The figure above shows images of TTB-azobenzene molecules before and after illumination with UV light. Before shining light (upper panel), we see an ordered island of uniformly composed of trans molecules (molecules are added to the surface in the trans isomer, which is the ground state configuration of azobenzene). After shining UV light, many bright protrusions can be seen in the island (lower panel). Zoom-in images of the changes (inset) reveal identical changes to individual azobenzene molecules. These are cis molecules.

We can reverse the photoisomerization, as shown above for a single molecule.

Ab initio DFT calculations (performed by Steve Louie’s group) allow us to interpret our images of the photoswitched azobenzene molecules in great detail. The figure above shows the calculated structures of both the trans and cis TTB-azobenzene molecules, along with simulated STM images. It is clear that the bright central feature observed in STM images of cis molecules results from one upwards raised TTB leg.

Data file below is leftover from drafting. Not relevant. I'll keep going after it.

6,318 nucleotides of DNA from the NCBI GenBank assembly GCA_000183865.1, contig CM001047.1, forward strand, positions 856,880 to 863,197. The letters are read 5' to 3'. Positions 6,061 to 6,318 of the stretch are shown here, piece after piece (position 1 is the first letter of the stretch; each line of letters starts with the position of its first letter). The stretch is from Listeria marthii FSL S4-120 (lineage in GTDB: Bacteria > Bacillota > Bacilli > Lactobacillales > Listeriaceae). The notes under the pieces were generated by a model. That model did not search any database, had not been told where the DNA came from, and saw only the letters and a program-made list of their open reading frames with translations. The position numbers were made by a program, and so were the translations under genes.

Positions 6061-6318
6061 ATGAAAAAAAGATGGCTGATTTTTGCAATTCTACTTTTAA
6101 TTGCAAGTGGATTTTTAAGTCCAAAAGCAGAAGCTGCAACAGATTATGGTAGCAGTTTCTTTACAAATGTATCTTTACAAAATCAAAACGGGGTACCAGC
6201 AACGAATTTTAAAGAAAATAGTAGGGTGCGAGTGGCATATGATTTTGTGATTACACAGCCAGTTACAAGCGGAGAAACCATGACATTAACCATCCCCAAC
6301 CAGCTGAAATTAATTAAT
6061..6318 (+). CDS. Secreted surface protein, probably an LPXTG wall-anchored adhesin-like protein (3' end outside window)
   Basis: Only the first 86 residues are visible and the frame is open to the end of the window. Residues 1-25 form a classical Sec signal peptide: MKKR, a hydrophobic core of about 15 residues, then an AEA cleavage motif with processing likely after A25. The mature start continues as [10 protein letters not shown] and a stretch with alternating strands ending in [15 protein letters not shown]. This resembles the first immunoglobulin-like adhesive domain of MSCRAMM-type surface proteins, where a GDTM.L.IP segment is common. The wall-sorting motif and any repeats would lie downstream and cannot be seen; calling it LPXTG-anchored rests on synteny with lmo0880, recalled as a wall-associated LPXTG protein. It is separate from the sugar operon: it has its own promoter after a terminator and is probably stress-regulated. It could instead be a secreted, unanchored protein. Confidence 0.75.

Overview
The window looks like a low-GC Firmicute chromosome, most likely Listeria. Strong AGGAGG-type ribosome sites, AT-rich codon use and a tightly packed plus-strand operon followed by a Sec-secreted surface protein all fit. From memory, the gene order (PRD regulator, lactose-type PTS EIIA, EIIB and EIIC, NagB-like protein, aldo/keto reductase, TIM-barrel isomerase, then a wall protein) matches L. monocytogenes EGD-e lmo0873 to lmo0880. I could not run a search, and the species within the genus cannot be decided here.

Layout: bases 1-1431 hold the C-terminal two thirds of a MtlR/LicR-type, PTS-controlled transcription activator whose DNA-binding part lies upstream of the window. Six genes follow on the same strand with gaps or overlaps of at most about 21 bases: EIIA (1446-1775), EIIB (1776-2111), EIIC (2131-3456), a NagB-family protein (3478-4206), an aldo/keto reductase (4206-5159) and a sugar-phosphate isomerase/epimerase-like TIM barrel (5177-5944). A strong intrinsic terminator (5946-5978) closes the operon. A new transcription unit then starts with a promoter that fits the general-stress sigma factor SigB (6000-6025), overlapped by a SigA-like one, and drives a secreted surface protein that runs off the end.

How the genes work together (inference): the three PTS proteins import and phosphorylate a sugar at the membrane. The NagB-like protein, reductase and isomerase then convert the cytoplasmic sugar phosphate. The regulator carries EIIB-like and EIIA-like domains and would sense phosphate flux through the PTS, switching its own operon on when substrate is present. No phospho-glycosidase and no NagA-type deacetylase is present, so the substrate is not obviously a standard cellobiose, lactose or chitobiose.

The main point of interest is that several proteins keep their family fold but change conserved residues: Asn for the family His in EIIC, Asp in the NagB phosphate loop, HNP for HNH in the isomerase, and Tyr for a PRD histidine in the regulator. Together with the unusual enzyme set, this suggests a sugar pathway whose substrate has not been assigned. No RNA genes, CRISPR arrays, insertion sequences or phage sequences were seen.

In the future, we would like to improve our understanding of the dynamics of the photoswitching with the idea of influencing its tunability. Further, we need to learn more about the surface anchoring of the molecules and how to self-assemble or manipulate them into more complex and functional assemblies.

Related Publications:

I. V. Pechenezhskiy, J. Cho, G. D. Nguyen, L. Berbil-Bautista, B. L. Giles, D. A. Poulsen, J. M. J. Fréchet, and M. F. Crommie, Self-Assembly and Photomechanical Switching of an Azobenzene Derivative on GaAs(110): Scanning Tunneling Microscopy Study, J. Phys. Chem. C 116, 1052–1055 (2012)